CONCLUSION

To compete in international markets and to build stronger national and local infrastructures, developing countries must produce well-educated workers, a process that begins with prenatal care and continues through the adult years of employment. Since many brain disorders interfere not only with health but also with education, they present an especially insidious limitation to developing economies. The consequences for a country's development of ignoring the burden imposed by these disorders are clearly large, and growing larger.

These disorders create, special problems for developing countries not only because of the scarcity of resources available to address them but also because of their mutually reinforcing relationship with poverty. Poor women bear an even heavier burden than poor men as a result of several gender-specific risk factors, many of which are preventable. The implementation of cost-effective interventions can help to reduce the impact of these disorders and break this debilitating cycle. Thus, poverty and gender inequality, which contribute greatly to the burden of brain disorders in developing countries, should be viewed as a target of the recommendations made in this report.

Despite the increasingly significant contribution of brain disorders to disease burden, these conditions are largely missing from the international health agenda.[1] Stigma, discrimination, economic and gender inequalities, and lack of capacity for addressing these add to their burden in developing countries. Recognizing the importance of brain disorders is the first step toward reducing this burden. The process can be further advanced through increased understanding of the social and economic effects of brain disorders as well as through provision of cost-effective care.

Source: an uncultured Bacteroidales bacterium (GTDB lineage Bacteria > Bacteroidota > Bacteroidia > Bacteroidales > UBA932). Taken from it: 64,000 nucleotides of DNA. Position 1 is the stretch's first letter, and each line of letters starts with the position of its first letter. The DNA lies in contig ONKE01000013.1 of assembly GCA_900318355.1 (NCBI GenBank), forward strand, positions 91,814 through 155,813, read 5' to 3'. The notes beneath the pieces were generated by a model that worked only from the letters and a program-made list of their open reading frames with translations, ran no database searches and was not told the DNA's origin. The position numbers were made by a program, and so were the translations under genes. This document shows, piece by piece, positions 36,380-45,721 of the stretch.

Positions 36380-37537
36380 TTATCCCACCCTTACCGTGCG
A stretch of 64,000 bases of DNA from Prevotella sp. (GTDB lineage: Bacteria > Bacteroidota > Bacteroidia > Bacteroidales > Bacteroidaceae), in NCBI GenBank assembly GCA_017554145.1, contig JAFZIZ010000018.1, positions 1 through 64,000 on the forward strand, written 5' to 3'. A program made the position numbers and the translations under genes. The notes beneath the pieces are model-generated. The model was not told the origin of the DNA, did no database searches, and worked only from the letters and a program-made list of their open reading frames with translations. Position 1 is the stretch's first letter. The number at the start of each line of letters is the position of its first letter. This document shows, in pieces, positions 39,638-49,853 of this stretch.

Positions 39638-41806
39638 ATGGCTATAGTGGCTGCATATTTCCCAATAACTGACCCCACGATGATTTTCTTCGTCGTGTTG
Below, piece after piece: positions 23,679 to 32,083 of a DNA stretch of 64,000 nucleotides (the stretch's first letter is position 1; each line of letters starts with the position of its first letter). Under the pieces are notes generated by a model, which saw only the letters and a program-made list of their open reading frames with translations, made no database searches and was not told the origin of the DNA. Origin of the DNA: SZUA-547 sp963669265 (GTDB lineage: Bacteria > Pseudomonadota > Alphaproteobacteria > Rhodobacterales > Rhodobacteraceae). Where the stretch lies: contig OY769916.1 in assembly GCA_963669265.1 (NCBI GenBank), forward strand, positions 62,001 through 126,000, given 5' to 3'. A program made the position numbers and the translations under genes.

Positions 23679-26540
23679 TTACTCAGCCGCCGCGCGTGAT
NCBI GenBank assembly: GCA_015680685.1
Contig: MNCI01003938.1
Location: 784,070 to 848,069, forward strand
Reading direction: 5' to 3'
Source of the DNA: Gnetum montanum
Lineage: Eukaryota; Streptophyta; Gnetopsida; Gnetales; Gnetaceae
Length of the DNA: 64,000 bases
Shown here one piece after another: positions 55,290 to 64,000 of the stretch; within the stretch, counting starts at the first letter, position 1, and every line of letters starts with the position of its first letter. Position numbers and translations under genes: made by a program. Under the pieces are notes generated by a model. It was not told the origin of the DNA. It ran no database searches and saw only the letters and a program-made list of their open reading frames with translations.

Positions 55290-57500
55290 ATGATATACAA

REFERENCES

1. R. Desjarlais, L. Eisenberg, B. Good, and A. Kleinman. World Mental Health. Oxford University Press: New York, 1995.

2. World Bank. World Development Report: Investing in Health Research Development World Bank: Geneva, 1993.

3. N. Sartorius, T. B. Ustun, J. A. Costa e Silva, D. Goldberg, Y. Lecrubier, J. Ormel, et al. An international study of psychological problems in primary care. Preliminary report from the World Health Organization Collaborative Project on “Psychological Problems in General Health Care.” Archives of General Psychiatry Oct,50(10):819–824, 1993.

4. T. B. Ustun. The Global Burden of Mental Disorders. American Journal of Public Health Sept. 89(9), 1999.

5. C. Murray and A. Lopez, eds. The Global Burden of Disease. The Harvard Press: Boston, 1996.



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